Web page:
If I had £1 for everyone who told me that they enjoy using our wine list as a handy shopping guide when touring in France I’d be a tax exile in Monaco lamenting how hard it is to find a good mooring for my yacht. Still, if you can’t beat them join them, so as we were going to be traversing France en route south for our summer holiday, in a car replete with terrors and terriers, I decided to call upon the well tried and tested hospitality of our old friends Fredrik and Laurence Filliatreau to break our journey near Saumur. Happily on the appointed date the Filliatreaus were chez eux at Château Fouquet, their reassuringly lived-in and welcoming residence (depicted rather formally on the label of the eponymous wine) that overlooks their 6.5 hectare, organic vineyard.
At the crack of dawn on an August Saturday morning we loaded up the Peugot 3008 estate with assorted bikes and beach wear, not forgetting some invaluable spoken word CD’s (GK Chesterton’s Father Brown & John Steinbeck’s (unabridged) Of Mice and Men masterly narrated by Andrew Sachs and Clarke Peters respectively - if you are looking for recommendations) and set off on the 550 mile schlep to Saumur via the Channel Tunnel, the Somme and Rouen – avoiding at all costs the dreaded Paris Périférique however much ‘Jane’, the siren voice of our Sat Nav, implored us to do otherwise!
After a long day driving, and losing an hour due to the time difference, we arrived at Château Fouquet in the evening sunshine just before 7pm. Fred had already lit the vine prunings in his barbeque and he greeted us with a reviving glass of his delicious, new sparkling rosé called ‘Fillibulle’. Only 1000 bottles were produced in the inaugural vintage but we will certainly strive for an allocation of this year’s production.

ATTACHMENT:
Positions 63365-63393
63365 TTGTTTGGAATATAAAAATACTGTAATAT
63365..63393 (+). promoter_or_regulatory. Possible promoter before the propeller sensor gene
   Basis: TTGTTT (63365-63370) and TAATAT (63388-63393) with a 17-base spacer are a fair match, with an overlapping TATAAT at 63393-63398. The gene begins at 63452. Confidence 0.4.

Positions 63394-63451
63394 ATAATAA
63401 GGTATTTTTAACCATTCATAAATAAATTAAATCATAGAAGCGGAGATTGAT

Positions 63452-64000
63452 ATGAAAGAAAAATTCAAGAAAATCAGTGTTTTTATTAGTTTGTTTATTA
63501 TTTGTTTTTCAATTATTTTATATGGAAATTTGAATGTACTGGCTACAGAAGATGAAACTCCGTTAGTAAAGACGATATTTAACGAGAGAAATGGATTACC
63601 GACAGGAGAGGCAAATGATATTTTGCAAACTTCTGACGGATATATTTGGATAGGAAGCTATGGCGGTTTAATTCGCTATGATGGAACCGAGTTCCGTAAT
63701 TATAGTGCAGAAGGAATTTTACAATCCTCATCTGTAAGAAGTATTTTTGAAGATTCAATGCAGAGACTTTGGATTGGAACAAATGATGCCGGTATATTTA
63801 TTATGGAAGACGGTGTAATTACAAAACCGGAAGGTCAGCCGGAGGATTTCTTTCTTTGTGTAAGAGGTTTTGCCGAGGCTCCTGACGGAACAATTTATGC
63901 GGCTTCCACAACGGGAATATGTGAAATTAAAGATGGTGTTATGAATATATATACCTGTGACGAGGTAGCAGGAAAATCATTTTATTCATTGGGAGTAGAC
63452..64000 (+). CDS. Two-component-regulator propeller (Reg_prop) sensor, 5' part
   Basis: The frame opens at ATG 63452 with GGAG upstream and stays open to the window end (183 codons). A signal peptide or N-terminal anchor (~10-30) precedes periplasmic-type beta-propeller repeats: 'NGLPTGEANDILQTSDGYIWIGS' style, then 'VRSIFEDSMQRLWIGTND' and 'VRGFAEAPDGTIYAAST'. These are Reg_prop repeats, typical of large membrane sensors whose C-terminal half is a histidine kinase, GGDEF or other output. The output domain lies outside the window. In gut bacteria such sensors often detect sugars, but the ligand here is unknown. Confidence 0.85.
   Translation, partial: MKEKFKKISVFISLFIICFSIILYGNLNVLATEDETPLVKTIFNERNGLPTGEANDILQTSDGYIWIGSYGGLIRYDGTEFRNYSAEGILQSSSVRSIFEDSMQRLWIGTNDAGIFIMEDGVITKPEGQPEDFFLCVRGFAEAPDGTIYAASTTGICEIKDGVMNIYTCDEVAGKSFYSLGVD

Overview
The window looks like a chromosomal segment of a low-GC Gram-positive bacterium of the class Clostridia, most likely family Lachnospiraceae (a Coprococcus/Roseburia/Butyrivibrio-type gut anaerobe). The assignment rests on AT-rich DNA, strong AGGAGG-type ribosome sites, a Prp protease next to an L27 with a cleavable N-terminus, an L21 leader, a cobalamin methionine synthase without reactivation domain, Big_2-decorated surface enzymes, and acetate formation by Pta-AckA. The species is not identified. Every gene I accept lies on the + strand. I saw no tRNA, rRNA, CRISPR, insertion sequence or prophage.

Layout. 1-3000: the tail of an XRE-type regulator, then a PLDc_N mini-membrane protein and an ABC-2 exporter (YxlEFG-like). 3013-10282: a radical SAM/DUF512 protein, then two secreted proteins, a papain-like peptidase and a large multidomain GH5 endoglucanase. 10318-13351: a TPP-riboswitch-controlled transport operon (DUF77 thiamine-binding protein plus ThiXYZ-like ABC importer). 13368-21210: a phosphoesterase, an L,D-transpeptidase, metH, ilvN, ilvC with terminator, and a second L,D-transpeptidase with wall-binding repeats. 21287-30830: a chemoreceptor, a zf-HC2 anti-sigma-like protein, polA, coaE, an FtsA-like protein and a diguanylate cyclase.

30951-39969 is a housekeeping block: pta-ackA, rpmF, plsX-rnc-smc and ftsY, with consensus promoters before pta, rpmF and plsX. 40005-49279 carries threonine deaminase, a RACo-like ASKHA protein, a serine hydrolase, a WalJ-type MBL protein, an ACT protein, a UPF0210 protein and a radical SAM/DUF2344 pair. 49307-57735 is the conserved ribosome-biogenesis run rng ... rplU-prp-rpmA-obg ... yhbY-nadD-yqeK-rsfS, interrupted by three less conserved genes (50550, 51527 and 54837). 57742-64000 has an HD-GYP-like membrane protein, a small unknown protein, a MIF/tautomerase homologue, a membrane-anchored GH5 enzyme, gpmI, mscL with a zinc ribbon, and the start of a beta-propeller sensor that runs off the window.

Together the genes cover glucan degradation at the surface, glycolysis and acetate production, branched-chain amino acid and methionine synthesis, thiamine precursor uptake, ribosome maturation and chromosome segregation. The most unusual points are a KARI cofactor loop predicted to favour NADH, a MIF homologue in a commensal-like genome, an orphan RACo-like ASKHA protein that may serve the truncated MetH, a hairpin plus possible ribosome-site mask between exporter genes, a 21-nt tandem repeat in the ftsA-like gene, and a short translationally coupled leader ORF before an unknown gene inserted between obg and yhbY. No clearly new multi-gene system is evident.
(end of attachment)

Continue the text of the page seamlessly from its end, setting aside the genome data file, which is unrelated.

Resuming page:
The family then introduced us to the delights of ‘Mülky’ – a complex Scandinavian game of skill somewhere between boules and skittles, that proved an instant hit with our road-weary boys, before serving up a delicious supper of rare onglet steak, salad and vapeur potatoes. We caught up on each other news and put the world to rights over a bottle or two of Fred’s signature Château Fouquet 2011 that is showing wonderfully well on its youthful fruit. I can vouch to that with certainty as the following morning I filled every spare crevice of our car with more of the same (in bottles and magnums) that furnished us with some delightful holiday drinking. While 2011 is by no means a classic year Fred has certainly hit the spot with this effort as testified recently by acclaimed wine journalist Matthew Jukes in MoneyWeek: ‘As I write this piece the weather is still grim outside – damp, humid and depressing. The hosepipe bans have been lifted and it’s hardly surprising given the incessant rain. I am hoping that by alerting you to the most summery red wine I have tasted this year that by the day of publication the sun will finally have emerged from behind the heavy clouds. If not, then fire up your central heating, pull on some shorts, slide a bottle of this awesome Cabernet Franc out of the fridge and slake your thirst. Château Fouquet is owned by the Filliatreaus (of Saumur-Champigny fame). I think so highly of this family and their wines that they have made it into the new wine book that I am currently writing featuring the one hundred most iconic estates in the world. This inexpensive, stunningly aromatic red is a joy. This is not a serious navel-gazing wine but a hilarious, cocktail of summer pudding notes cut with a razor sharp acidic finish. It is genuinely mouth-watering and perfectly suited to a vast range of dishes so don’t worry about what you’re cooking, just slosh this chilled wine into your glass and get the party started whether you’re in the garden or stuck indoors.’
I can’t guarantee that you will be able to persuade Fred to fire up the barbecue but any wine lovers looking for a charming spot to stay in the middle of the Loire valley should be alerted to the fact that Fred and Laurence do have a gîte at Château Fouquet that would make a great base for exploring the local vineyards – not least their own: